Clindesse

Generic Name: clindamycin phosphate
Dosage Form: vaginal cream

Indications and Usage for Clindesse

Treatment of Bacterial Vaginosis

Clindesse is indicated for the treatment of bacterial vaginosis (formerly referred to as Haemophilus vaginitis, Gardnerella vaginitis, nonspecific vaginitis, Corynebacterium vaginitis, or anaerobic vaginosis) in non-pregnant women.

Clindesse Dosage and Administration

The recommended dose is the complete contents of a single pre-filled applicator containing 5 g of Clindesse cream administered once intravaginally at any time of the day.

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Not for ophthalmic, dermal, or oral use.

Dosage Forms and Strengths

Clindesse is an intravaginal cream containing clindamycin phosphate 2%. Each pre-filled, single-dose applicator delivers approximately 5 g of cream containing approximately 100 mg of clindamycin.

Contraindications

Hypersensitivity

Do not administer Clindesse to individuals with a history of hypersensitivity to clindamycin or other lincosamides. Reported reactions to other formulations of clindamycin include rashes, urticaria, erythema multiforme, and anaphylactoid reactions [see Adverse Reactions (6.2)].

History of Bowel Disease

Do not administer Clindesse to patients with regional enteritis, ulcerative colitis, or a history of Clostridium difficile-associated diarrhea.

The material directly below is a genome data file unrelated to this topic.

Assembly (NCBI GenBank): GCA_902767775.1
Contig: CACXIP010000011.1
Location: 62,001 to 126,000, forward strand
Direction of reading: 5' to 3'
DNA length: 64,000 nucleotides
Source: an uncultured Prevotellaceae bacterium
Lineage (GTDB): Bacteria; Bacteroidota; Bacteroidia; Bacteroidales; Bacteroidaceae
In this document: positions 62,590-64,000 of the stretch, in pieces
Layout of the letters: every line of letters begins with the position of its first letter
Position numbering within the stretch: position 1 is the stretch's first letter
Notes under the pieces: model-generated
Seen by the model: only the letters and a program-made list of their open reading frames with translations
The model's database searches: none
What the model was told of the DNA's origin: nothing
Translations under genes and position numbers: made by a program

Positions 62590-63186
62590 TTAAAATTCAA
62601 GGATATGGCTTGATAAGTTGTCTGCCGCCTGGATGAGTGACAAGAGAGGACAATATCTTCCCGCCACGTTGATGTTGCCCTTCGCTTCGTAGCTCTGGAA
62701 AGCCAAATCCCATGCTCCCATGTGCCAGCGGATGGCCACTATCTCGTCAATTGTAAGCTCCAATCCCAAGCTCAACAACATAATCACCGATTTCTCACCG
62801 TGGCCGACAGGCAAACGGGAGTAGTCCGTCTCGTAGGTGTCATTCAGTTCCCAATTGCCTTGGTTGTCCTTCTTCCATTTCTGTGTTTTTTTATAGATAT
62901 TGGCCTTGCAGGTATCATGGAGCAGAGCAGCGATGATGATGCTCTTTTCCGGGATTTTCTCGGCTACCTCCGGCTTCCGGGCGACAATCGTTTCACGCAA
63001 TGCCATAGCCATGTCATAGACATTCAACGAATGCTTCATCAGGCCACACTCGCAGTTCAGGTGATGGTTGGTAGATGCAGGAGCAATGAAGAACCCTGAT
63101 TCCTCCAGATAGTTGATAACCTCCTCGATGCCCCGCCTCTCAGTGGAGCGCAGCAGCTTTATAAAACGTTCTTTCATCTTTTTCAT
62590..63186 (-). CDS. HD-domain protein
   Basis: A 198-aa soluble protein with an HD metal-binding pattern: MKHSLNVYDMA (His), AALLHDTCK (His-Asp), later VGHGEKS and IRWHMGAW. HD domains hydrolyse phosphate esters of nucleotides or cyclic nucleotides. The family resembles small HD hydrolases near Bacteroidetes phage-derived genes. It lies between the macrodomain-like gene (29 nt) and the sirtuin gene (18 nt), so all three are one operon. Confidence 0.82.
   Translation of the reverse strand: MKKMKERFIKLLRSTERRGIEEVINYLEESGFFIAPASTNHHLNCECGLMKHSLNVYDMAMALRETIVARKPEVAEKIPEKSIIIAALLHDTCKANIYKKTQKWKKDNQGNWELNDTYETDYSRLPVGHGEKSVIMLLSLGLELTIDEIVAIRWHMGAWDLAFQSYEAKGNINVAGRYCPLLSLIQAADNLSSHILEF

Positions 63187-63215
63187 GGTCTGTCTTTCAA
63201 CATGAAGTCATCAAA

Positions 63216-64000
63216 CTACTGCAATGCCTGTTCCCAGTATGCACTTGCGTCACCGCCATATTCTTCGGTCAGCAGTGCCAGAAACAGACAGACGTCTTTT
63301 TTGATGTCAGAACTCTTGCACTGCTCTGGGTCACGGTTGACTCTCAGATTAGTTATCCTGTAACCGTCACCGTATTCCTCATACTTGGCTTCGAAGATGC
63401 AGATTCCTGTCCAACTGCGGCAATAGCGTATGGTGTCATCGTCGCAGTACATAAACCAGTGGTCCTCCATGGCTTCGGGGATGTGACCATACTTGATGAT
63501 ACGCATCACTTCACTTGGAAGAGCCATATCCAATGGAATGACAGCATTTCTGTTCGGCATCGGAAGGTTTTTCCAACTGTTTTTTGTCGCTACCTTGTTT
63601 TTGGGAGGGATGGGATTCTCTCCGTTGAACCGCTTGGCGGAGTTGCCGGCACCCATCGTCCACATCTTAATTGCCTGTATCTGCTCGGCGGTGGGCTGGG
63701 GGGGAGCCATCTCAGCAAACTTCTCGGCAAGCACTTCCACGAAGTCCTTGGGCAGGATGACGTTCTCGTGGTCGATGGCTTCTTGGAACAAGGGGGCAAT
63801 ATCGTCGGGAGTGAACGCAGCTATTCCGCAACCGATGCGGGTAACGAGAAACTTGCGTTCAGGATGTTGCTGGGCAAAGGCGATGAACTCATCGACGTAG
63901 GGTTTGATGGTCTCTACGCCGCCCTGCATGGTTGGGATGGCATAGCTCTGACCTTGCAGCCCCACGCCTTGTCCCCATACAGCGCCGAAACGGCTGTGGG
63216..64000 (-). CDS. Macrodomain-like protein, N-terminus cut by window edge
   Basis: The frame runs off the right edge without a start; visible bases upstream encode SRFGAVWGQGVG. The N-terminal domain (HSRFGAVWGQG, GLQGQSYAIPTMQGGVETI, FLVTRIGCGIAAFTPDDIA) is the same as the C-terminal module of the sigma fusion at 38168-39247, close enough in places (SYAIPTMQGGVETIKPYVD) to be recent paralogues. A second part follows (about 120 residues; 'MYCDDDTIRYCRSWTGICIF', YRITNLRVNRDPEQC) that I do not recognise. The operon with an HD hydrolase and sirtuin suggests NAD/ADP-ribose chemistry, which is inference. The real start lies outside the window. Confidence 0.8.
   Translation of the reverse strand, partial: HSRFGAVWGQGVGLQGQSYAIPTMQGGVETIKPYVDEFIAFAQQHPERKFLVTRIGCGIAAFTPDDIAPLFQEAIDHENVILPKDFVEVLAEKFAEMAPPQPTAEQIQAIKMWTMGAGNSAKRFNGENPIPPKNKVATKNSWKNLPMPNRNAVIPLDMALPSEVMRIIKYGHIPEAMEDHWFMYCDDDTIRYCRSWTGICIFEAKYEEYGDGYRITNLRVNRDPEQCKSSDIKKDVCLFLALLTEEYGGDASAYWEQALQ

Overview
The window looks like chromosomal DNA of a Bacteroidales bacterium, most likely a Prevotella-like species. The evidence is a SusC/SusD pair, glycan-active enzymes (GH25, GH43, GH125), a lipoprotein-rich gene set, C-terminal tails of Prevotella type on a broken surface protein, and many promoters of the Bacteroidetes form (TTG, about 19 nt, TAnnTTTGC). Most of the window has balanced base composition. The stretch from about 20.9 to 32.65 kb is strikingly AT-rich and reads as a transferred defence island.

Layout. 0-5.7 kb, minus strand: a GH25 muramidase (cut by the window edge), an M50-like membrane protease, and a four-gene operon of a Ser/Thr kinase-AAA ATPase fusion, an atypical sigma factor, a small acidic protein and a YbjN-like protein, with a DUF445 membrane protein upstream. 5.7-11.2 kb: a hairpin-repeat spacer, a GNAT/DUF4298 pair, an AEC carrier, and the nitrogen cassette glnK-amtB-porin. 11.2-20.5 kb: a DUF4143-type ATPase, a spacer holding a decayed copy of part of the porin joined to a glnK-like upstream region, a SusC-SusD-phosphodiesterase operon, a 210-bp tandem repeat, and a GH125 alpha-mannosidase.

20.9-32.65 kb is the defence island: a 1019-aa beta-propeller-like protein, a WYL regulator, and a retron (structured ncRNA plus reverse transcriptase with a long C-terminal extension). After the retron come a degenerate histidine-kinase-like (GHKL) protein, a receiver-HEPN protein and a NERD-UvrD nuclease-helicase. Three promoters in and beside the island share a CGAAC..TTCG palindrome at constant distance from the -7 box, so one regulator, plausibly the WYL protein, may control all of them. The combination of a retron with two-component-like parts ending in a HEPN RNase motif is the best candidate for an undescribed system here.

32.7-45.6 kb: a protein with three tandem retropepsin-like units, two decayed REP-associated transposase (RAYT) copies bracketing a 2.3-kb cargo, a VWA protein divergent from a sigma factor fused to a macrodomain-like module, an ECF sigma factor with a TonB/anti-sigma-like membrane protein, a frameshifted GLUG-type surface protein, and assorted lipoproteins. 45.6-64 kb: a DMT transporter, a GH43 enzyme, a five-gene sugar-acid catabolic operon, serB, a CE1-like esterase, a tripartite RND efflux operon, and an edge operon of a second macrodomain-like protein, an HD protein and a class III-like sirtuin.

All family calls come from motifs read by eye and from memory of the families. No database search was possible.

Warnings and Precautions

Clostridium difficile-Associated Diarrhea (CDAD)

Clostridium difficile-associated diarrhea (CDAD) has been reported with use of nearly all antibacterial agents, including clindamycin, and may range in severity from mild diarrhea to fatal colitis. Treatment with antibacterial agents alters the normal flora of the colon leading to overgrowth of C. difficile.

C. difficile produces toxins A and B which contribute to the development of CDAD. Hypertoxin producing strains of C. difficile cause increased morbidity and mortality, as these infections can be refractory to antimicrobial therapy and may require colectomy. CDAD must be considered in all patients who present with diarrhea following antibiotic use. Careful medical history is necessary since CDAD has been reported to occur over two months after the administration of antibacterial agents.

If CDAD is suspected or confirmed, ongoing antibiotic use not directed against C. difficile may need to be discontinued. Appropriate fluid and electrolyte management, protein supplementation, antibiotic treatment of C. difficile, and surgical evaluation should be instituted as clinically indicated [see Adverse Reactions (6.2)].

Use with Condoms and Vaginal Contraceptive Diaphragms